Re: [PATCH v9 29/51] mm/mprotect, powerpc/mm/pkeys, x86/mm/pkeys: Add sysfs interface

From: Ram Pai
Date: Tue Dec 19 2017 - 11:32:47 EST

On Tue, Dec 19, 2017 at 09:50:24PM +1100, Michael Ellerman wrote:
> Dave Hansen <dave.hansen@xxxxxxxxx> writes:
> > On 11/06/2017 12:57 AM, Ram Pai wrote:
> >> Expose useful information for programs using memory protection keys.
> >> Provide implementation for powerpc and x86.
> >>
> >> On a powerpc system with pkeys support, here is what is shown:
> >>
> >> $ head /sys/kernel/mm/protection_keys/*
> >> ==> /sys/kernel/mm/protection_keys/disable_access_supported <==
> >> true
> >
> > This is cute, but I don't think it should be part of the ABI. Put it in
> > debugfs if you want it for cute tests. The stuff that this tells you
> > can and should come from pkey_alloc() for the ABI.
> Yeah I agree this is not sysfs material.
> In particular the total/usable numbers are completely useless vs other
> threads allocating pkeys out from under you.

The usable number is the minimum number of keys available for use by the
application, not the number of keys **currently** available. Its a
static number.

I am dropping this patch. We can revisit this when a clear request for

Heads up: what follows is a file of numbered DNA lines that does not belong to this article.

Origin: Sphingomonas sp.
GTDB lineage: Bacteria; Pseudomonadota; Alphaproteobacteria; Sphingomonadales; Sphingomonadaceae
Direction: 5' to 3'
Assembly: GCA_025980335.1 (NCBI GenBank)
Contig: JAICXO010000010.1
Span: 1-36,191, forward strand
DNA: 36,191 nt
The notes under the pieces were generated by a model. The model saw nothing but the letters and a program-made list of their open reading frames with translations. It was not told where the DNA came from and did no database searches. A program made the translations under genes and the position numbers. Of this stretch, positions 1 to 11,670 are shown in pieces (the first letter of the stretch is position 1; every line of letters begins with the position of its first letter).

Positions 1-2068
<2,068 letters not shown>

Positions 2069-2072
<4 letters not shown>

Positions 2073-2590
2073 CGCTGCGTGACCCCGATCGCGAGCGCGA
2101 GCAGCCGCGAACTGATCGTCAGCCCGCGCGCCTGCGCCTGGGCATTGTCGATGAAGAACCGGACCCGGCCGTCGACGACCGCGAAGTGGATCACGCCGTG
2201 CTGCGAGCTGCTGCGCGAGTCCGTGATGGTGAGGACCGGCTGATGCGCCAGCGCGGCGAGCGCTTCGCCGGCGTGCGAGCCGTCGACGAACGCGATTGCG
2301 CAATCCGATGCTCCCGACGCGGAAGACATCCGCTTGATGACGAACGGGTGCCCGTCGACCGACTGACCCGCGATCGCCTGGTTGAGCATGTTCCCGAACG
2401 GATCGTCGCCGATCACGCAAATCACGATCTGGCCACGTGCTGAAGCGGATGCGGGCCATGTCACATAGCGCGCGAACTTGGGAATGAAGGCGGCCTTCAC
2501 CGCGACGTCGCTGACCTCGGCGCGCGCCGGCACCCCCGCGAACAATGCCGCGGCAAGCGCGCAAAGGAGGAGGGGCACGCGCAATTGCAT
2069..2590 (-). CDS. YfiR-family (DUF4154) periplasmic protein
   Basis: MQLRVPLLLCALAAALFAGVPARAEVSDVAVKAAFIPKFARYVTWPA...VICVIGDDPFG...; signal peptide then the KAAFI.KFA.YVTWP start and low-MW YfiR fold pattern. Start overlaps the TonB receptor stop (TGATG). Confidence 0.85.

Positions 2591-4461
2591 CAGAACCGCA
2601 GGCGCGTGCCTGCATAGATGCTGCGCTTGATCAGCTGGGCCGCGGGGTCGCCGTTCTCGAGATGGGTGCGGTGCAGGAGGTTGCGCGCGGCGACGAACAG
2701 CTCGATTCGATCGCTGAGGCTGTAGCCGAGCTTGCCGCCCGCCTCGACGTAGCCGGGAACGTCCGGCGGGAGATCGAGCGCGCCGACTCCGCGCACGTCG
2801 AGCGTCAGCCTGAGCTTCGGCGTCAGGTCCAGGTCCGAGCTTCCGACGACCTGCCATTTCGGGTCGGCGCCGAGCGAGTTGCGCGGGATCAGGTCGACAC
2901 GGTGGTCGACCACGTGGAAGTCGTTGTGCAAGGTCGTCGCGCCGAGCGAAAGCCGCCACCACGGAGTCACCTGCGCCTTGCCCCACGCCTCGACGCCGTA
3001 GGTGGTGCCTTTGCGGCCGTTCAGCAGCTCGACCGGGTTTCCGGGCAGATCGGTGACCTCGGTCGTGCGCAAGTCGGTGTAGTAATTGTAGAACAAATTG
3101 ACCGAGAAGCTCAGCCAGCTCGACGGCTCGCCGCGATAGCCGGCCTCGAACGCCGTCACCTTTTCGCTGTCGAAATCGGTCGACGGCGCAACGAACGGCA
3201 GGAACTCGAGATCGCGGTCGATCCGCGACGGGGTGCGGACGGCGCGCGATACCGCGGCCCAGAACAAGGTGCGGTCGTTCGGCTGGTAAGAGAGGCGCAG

such a feature emerges.

> >
> >> Any application wanting to use protection keys needs to be able to
> >> function without them. They might be unavailable because the
> >> hardware that the application runs on does not support them, the
> >> kernel code does not contain support, the kernel support has been
> >> disabled, or because the keys have all been allocated, perhaps by a
> >> library the application is using. It is recommended that
> >> applications wanting to use protection keys should simply call
> >> pkey_alloc(2) and test whether the call succeeds, instead of
> >> attempting to detect support for the feature in any other way.
> >
> > Do you really not have standard way on ppc to say whether hardware
> > features are supported by the kernel? For instance, how do you know if
> > a given set of registers are known to and are being context-switched by
> > the kernel?
> Yes we do, we emit feature bits in the AT_HWCAP entry of the aux vector,
> same as some other architectures.

Ah. I was not aware of this.